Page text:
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UW’s Holbrook Receives Oceanography Honor

June 20, 2013
Man with underwater mapping equipment
Steve Holbrook, UW Department of Geology and Geophysics professor, is the 2013 recipient of the Walter Munk Award for Distinguished Research in Oceanography Related to Sound and the Sea from the Oceanography Society. (UW Photo)

University of Wyoming Professor Steve Holbrook has received one of the Oceanography Society’s most prestigious honors.

Holbrook, UW Department of Geology and Geophysics faculty member, is the 2013 recipient of the Walter Munk Award for Distinguished Research in Oceanography Related to Sound and the Sea.

The Oceanography Society has presented this award every two years since 1993 to recognize significant original contributions to the understanding of physical ocean processes related to sound in the sea; significant original contributions to the application of acoustic methods to that understanding; and outstanding service that fosters research in ocean science and instrumentation.

A media release from the Oceanography Society calls Holbrook “the father of the new field of ‘seismic oceanography.’”

“His use of low-frequency seismic reflection profiling to image the water column has provided quantitative and novel insights into the structure and dynamics of internal waves, eddies and mixing processes,” the release says. “With his innate and relentless curiosity, he has provided unprecedented views of the internal workings of the ocean. His generous collegiality has also been a stimulus to the formation of an interdisciplinary seismic oceanography community.”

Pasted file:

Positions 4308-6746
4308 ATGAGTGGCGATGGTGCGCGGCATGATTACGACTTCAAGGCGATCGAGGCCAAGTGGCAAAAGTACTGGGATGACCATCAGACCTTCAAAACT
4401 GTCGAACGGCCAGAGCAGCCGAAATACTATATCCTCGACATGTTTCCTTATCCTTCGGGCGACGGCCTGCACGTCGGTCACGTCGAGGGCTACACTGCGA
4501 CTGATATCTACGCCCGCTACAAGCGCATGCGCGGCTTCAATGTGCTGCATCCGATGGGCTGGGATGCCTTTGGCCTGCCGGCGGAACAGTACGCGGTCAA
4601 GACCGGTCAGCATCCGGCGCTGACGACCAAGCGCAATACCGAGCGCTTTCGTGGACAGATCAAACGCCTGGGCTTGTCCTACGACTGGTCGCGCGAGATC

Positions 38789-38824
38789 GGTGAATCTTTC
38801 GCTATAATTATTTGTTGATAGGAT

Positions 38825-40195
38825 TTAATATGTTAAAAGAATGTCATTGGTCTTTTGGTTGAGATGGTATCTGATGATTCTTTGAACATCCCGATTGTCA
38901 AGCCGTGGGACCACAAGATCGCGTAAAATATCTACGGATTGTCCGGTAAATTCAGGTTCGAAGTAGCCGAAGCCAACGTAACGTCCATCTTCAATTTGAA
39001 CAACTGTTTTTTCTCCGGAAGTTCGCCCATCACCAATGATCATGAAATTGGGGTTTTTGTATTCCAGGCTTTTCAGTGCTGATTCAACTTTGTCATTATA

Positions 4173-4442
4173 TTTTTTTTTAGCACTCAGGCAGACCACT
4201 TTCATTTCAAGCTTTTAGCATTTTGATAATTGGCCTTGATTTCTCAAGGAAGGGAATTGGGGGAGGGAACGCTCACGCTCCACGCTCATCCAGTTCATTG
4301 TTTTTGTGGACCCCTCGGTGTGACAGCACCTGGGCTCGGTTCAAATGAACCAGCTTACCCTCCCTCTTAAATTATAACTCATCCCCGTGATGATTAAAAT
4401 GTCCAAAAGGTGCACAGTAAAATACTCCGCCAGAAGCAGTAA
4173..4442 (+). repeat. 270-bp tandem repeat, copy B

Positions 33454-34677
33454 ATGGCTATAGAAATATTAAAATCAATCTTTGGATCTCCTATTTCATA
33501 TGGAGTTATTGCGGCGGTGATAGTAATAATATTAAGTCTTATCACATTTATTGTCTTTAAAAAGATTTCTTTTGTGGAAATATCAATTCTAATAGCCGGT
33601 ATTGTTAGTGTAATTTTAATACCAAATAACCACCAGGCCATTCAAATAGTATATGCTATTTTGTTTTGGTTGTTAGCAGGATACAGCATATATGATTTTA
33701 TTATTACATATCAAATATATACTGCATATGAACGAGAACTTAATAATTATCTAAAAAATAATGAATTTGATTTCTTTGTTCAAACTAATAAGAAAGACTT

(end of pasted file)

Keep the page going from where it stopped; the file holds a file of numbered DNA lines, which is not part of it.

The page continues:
During the course of his career, Holbrook has studied topics as varied as continental breakup, volcanism and continental growth, physical oceanography and methane hydrates -- on research cruises in such far-flung places as Greenland, Iceland, Norway, Newfoundland, Alaska, Costa Rica and New Zealand.

Seismic oceanography, which he developed, is considered a new type of research in the world of seismology. Holbrook was elected a Fellow of the American Geophysical Union in 2012.

Holbrook played a key role in securing a five-year, $20 million grant award from the National Science Foundation to UW’s Experimental Program to Stimulate Competitive Research (EPSCoR). The grant, the largest in UW’s 126-year history, will support wide-ranging research of regional water issues. As part of the grant, the Wyoming Center for Environmental Hydrology and Geophysics (WyCEHG), a multidisciplinary center, was established at UW in July 2012. Holbrook is serving as co-director of the center.

The Munk Award is presented jointly by the Oceanography Society, the Office of Naval Research and the Office of the Oceanographer of the Navy. Holbrook will receive the award during the 166th meeting of Acoustical Society of America in San Francisco in December, and he will also be recognized during the Ocean Sciences Meeting in Honolulu, Hawaii, in February. He will give presentations at both meetings.

The Oceanography Society was founded in 1988 to disseminate knowledge of oceanography and its application through research and education, to promote communication among oceanographers, and to provide a constituency for consensus-building across all the disciplines of the field.

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